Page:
Another new COVID-19 treatment candidate entered clinical-stage testing on Thursday. Regeneron (NASDAQ:REGN) has started a human trial of REGN-COV2, a pair of antibodies that glom onto SARS-CoV-2, the coronavirus that causes the illness, and stop it from entering host cells.
Earlier this month, Eli Lilly (NYSE:LLY) leaped ahead of Regeneron to become the first company to begin clinical testing of an antibody-based treatment for COVID-19, but REGN-COV2 is the first candidate that uses two antibodies working in concert to clear existing COVID-19 infections.
In terms of the testing and approval process, both Regeneron's REGN-COV2 and Eli Lilly's LY-CoV555 are miles behind Gilead Sciences' (NASDAQ:GILD) remdesivir, a broad-spectrum antiviral that was given an emergency use authorization to treat COVID-19 in May, but they could be worth the wait. While remdesivir indiscriminately inhibits an enzyme that most viruses use to replicate themselves, the pair of proteins that make up REGN-COV2 were engineered to interfere specifically with the spikes that SARS-CoV-2 uses to enter host cells.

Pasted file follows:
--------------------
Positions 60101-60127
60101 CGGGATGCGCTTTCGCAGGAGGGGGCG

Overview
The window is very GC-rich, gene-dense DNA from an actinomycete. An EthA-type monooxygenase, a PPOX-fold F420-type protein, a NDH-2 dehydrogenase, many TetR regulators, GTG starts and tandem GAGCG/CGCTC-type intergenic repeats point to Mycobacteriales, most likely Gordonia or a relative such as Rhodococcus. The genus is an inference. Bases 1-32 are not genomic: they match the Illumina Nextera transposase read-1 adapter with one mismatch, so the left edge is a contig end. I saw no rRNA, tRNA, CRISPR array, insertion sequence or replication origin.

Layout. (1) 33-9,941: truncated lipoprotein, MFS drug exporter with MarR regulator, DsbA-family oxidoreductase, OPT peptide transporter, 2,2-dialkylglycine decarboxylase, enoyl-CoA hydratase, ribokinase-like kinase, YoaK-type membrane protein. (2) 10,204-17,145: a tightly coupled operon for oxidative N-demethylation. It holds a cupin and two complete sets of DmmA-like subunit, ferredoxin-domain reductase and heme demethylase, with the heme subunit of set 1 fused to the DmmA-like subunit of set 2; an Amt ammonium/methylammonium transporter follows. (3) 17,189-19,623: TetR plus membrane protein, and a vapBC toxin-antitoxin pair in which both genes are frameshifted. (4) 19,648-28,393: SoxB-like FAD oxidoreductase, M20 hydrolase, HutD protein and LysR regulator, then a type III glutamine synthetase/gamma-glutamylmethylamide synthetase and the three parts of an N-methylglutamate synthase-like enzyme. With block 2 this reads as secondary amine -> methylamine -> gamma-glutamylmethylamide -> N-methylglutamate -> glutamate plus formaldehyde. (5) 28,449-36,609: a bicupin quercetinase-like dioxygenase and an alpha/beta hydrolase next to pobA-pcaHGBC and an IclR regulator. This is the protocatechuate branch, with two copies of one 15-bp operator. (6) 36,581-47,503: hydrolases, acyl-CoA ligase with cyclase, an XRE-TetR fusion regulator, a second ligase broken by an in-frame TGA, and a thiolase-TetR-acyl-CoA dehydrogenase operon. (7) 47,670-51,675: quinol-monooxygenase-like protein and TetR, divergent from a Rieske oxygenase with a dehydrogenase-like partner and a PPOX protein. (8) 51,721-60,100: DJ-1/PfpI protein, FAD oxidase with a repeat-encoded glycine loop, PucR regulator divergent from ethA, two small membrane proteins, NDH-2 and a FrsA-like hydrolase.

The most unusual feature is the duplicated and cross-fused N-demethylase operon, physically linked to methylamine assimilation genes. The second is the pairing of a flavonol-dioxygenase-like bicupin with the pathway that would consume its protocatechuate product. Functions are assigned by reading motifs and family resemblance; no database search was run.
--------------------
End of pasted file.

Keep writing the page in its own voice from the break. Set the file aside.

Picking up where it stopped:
Since REGN-COV2 mimics antibodies found in patients who recovered from COVID-19, there's a good chance that it will be safe enough for use as a preventative measure.
Winning track record
Regeneron used the same approach to develop REGN-COV2 as it used to develop REGN-EB3, the most successful Ebola virus treatment that has been found thus far. The company began studies with REGN-EB3 in 2018 and the FDA is still reviewing an application that was submitted for the treatment earlier this year.
The company will begin adaptive phase 1-3 studies that will look for safety signals from a small number of patients before ramping up to see if the treatment produces a measurable benefit. It is beginning with one trial for hospitalized COVID-19 patients and another for non-hospitalized patients.